Posted in economics, Entrepreneurship, geeks, working | Tagged: , , | 2 Comments »

Remember everyone is human – even the A-listers like Arrington & Scoble…

Posted by shannonclark on December 12, 2007

[full disclosure – Robert Scoble spoke at MeshForum 2006 in San Francisco. Oh and both he and Mike are friends of mine]

UPDATE – Robert has posted his side on his blog “It is your business

Though even if I did not count both Mike Arrington and Robert Scoble as friends, I would still find the commentary on Mike’s recent TechCrunch post about Robert’s plans to leave PodTech disturbing at best and more than slightly depressing at the worst.

Reading the comments I was struck by the vitriol of many of the commentators – the sense from them that both Robert and Mike “had it coming” (one commentator called Robert a “liar”). The comments also have a sense of being written about characters – not fellow humans (one comment talked about how Mike and Robert are “real world” friends – implying that somehow the comments and blog posts exist outside of the “real world”.

For most of my career in technology I was outside of Silicon Valley, I only moved here in January of 2006 full time (and spent some time here in the Fall of 2005 but spent much of that time looking for a place to live). The Chicago tech community was (and still is) much, much smaller than Silicon Valley’s. A recent Chicago email subscription I still have showed that that is still the case – the lead article was about how a bunch of Chicago based VCs all called Facebook’s valuation an “aberration”, clearly in my mind not understanding what Facebook is building.

Since moving out to Silicon Valley I have met many of the people who, back in Chicago, I read about. My opportunities to meet them have been at countless networking events, conferences, breakfasts, lunches, and dinners. Some public events, many others private gatherings of friends. The “secret” to Silicon Valley, however, is that people are friends with each other – the tech world is in many ways a very small place. At almost any networking event throughout the bay area “competitors” can be seen sharing drinks and talking with each other – more often than not individual employees may have gone to school together, worked together at previous companies and usually fully expect to work together again at some future company.

Founders and investors alike know as well that the links that connect people here in Silicon Valley are many and diverse – it is a rare company here that does not have countless ties to other firms across the valley – shared investors, former colleagues, roommates.

Likewise, while in Chicago (and indeed in much of the rest of the US and world) failure is a taint, something which is assumed (again outside of Silicon Valley) to “ruin” you that is not entirely the case in Silicon Valley. Sure, no one – founders, investors, or employees wants a company to fail – but likewise nearly everyone knows that failure is a very real risk with any startup. And there are many different types of failures.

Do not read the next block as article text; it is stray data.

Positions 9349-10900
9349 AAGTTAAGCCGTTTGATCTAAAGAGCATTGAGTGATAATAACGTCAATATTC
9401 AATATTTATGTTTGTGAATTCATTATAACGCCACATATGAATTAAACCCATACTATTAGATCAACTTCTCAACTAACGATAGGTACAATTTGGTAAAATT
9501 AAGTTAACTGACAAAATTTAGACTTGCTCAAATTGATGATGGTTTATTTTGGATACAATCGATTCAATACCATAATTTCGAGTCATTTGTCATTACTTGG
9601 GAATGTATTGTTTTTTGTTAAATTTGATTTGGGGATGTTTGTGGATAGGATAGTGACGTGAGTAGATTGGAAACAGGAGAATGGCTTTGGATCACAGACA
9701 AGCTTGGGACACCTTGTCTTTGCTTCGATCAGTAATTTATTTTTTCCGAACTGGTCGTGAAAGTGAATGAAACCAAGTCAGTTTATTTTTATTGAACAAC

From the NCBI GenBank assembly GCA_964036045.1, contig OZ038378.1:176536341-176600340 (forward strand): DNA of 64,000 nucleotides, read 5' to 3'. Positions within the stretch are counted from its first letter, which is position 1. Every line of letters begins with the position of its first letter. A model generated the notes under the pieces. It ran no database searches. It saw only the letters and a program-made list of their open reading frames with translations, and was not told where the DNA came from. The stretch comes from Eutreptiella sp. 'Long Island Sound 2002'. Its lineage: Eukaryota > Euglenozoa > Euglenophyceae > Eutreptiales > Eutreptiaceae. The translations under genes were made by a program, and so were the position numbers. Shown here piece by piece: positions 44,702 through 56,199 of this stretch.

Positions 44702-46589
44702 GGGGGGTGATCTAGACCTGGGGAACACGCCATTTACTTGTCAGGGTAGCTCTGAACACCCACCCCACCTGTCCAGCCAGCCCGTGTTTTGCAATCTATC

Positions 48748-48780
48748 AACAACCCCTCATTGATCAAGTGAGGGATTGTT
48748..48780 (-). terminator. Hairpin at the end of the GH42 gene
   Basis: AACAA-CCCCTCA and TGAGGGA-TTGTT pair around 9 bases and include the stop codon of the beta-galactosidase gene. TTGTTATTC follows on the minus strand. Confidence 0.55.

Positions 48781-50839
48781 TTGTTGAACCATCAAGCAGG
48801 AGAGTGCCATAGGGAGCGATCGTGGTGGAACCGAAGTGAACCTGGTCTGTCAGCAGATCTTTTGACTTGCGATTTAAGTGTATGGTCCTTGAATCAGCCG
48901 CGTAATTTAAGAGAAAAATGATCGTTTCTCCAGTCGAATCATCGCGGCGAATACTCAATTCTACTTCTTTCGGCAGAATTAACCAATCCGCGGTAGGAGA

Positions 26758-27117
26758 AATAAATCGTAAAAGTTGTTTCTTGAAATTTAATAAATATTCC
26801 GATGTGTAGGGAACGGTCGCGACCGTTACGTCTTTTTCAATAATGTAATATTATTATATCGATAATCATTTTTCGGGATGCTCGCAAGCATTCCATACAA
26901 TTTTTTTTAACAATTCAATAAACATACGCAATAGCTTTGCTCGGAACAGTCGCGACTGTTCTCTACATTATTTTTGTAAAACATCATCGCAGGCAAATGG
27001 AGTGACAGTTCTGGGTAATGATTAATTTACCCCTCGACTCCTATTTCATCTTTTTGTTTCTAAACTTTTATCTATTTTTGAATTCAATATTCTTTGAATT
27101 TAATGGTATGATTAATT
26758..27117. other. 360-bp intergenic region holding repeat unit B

What matters most, though this is something which few (perhaps none?) of the commenters on TechCrunch grasp, is how you fail – and how as individuals you treat others, your investors, customers and partners.

In my observation how Mike Arrington and Edgeio are handling their failure is an honorable way. Yes, it is a bit abrupt but even that is likely better than lingering – especially for the employees who will almost certainly find other employment.

But to get back to my main point and the topic of this post – Remember everyone is human

Yes, this includes the “A-listers”

And yes, even lawyers and VC’s.

Even at the biggest of companies – whether Microsoft, IBM, or newer giants such as Yahoo! and Google – are, in fact, the result of the collective efforts of 1000’s of individuals, fellow humans all.

It is easy for everyone to be snarky, to gossip, to offer commentary and to put down someone else – we all have more than our share of faults.

But I also believe and my life and career keep reinforcing this point over and over again that your expectations about others are usually right but that the causation here is not simple – if you expect others to be jerks, to be untrustworthy, to be stupid, to “not get it”, it is your very attitude which helps that self-fulfilling point of view. In contrast if you approach the world assuming the best of others, assuming that generally speaking people are good, smart and trying hard, and willing to help more often than not you are proved right. Again, your attitude helps shape the world around you – and equally importantly what you focus on and emphasize for yourself.

This is not I should note looking at the world with rose-colored glasses or being naive about business matters. Rather this is about what you focus on, what you spend your time cultivating starting with your own attitude and approach to others.

Starting with how you interact with people in person and most definitely including how you interact with others online.